She went on to say that in her view the NPPF imports the concerns from PPG17 so they still apply but in a different form. She added that Fylde's MP Mark Menzies had told her that the NPPF was and is intended and
designed to put power into the community, and she said the proposed development was in direct conflict with this.
Was the final speaker. We know him of old. He's A former auditor and former Borough Councillor. He was always someone with an auditor's eagle eye for accuracy, and we half expected a bombshell from him. But he said all the previous speakers had
covered what he intended to say, so he would just add that according to his calculations, the number of people who would be likely to secure rate reductions as a result of the development would mean that something like £150,000 a year less rates would
be collected, and that would be a loss to Fylde taxpayers.
And with that, the speakers against the application ended.
Speaking first *for* the application was:
Spoke as Secretary of Kirkham Juniors FC who stand to benefit from the scheme. He explained how the Junior Club had grown over the years, and that this would provide additional, not replacement capacity for them. He said there was still strong local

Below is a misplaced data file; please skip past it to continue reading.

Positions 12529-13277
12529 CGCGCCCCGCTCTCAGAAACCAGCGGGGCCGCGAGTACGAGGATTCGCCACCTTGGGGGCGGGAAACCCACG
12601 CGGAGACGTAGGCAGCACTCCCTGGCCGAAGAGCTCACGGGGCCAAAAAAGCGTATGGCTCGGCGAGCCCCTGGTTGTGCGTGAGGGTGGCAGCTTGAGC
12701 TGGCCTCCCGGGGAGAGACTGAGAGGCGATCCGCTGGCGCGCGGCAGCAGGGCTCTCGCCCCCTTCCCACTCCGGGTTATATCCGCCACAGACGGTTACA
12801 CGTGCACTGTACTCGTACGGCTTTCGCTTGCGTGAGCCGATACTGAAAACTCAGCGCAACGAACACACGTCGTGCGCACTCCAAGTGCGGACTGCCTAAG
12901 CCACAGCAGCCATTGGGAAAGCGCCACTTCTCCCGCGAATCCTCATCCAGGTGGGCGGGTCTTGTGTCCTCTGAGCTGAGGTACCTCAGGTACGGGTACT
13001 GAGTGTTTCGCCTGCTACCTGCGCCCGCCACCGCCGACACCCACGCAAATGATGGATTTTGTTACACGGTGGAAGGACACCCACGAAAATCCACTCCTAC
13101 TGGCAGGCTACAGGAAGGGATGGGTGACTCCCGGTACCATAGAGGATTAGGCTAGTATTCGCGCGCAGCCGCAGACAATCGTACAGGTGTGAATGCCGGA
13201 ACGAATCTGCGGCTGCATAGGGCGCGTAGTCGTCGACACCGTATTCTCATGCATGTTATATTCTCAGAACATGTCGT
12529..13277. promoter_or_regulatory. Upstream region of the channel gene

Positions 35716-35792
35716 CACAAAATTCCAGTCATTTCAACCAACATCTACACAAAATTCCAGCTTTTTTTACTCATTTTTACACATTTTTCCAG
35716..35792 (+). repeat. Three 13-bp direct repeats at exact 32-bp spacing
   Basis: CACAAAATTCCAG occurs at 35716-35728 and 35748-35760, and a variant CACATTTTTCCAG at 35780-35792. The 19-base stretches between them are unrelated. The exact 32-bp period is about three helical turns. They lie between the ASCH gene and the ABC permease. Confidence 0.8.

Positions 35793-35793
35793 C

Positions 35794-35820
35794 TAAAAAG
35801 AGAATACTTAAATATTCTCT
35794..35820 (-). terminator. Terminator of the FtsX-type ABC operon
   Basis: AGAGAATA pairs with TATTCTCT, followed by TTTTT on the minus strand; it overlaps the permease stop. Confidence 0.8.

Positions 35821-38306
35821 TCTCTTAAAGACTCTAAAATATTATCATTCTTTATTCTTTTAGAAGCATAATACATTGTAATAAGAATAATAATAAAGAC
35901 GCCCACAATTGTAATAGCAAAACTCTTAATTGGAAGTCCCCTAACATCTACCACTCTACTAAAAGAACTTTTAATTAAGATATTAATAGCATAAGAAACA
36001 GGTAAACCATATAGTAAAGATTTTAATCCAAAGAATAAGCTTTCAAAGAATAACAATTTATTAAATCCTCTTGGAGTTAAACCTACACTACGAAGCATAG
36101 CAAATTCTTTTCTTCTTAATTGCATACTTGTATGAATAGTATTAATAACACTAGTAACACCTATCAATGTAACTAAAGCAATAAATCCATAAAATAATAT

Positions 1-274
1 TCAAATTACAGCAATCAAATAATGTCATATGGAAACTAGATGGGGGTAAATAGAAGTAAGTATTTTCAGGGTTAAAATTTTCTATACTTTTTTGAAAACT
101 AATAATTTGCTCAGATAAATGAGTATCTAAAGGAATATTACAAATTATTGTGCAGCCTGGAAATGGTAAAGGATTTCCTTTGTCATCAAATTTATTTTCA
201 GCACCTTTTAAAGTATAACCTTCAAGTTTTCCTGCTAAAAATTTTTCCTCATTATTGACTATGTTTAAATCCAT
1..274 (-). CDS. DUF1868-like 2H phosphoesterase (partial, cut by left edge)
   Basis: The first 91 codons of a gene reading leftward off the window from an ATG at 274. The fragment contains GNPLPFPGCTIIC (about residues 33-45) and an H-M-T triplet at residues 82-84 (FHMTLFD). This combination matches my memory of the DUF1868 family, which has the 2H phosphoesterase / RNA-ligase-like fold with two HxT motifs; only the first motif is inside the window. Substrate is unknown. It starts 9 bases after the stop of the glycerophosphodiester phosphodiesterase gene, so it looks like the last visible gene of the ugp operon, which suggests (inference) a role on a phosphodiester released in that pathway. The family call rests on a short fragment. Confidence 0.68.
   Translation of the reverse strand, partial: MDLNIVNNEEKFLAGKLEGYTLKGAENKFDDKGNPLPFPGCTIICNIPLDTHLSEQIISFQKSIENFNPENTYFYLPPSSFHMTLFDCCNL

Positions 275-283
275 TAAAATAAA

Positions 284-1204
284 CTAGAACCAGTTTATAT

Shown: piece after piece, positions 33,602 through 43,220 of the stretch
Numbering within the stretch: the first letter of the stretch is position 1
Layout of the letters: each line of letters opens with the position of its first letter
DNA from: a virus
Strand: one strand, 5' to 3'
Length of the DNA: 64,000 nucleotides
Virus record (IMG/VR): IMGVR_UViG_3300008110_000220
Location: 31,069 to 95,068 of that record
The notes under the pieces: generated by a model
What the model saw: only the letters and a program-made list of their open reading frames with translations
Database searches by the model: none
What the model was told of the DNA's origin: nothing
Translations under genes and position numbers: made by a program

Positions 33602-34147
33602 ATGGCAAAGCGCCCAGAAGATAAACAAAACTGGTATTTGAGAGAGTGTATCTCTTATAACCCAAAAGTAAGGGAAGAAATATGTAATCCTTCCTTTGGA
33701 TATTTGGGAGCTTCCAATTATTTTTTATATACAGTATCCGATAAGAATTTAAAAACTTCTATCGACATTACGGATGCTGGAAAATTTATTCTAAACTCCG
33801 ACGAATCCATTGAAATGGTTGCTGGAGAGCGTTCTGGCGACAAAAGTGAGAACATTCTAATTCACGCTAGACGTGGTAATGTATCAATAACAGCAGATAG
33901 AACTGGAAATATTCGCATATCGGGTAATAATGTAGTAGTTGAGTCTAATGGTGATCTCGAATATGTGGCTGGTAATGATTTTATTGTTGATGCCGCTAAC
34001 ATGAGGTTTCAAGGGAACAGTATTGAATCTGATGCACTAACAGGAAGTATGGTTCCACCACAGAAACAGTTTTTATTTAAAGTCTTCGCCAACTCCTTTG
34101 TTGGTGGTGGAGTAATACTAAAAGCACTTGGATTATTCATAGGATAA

demand, and the proposal would allow them to access additional funding. It would also allow them to create stronger links with AFC Fylde and create a player pathway from the Junior club right through to AFC Fylde.
Spoke as a hockey player, coach, umpire and administrator. She said their club would also benefit from the scheme. The currently have 90 adults and 70 juniors and their catchment area is the whole of Fylde. They have been looking for a permanent new
home for 20 years. At present they use the pitches at UCL Preston which are substandard for their needs. She said they need a new home.
Here again we detected a pattern emerging. The speakers were all winning the hearts and minds of the Committee,
but none was addressing planning issues. They were selling the idea based on the providing sport for youngsters which, like motherhood and apple pie, no one is going to gainsay. What they were not doing was saying why it was the right place, or better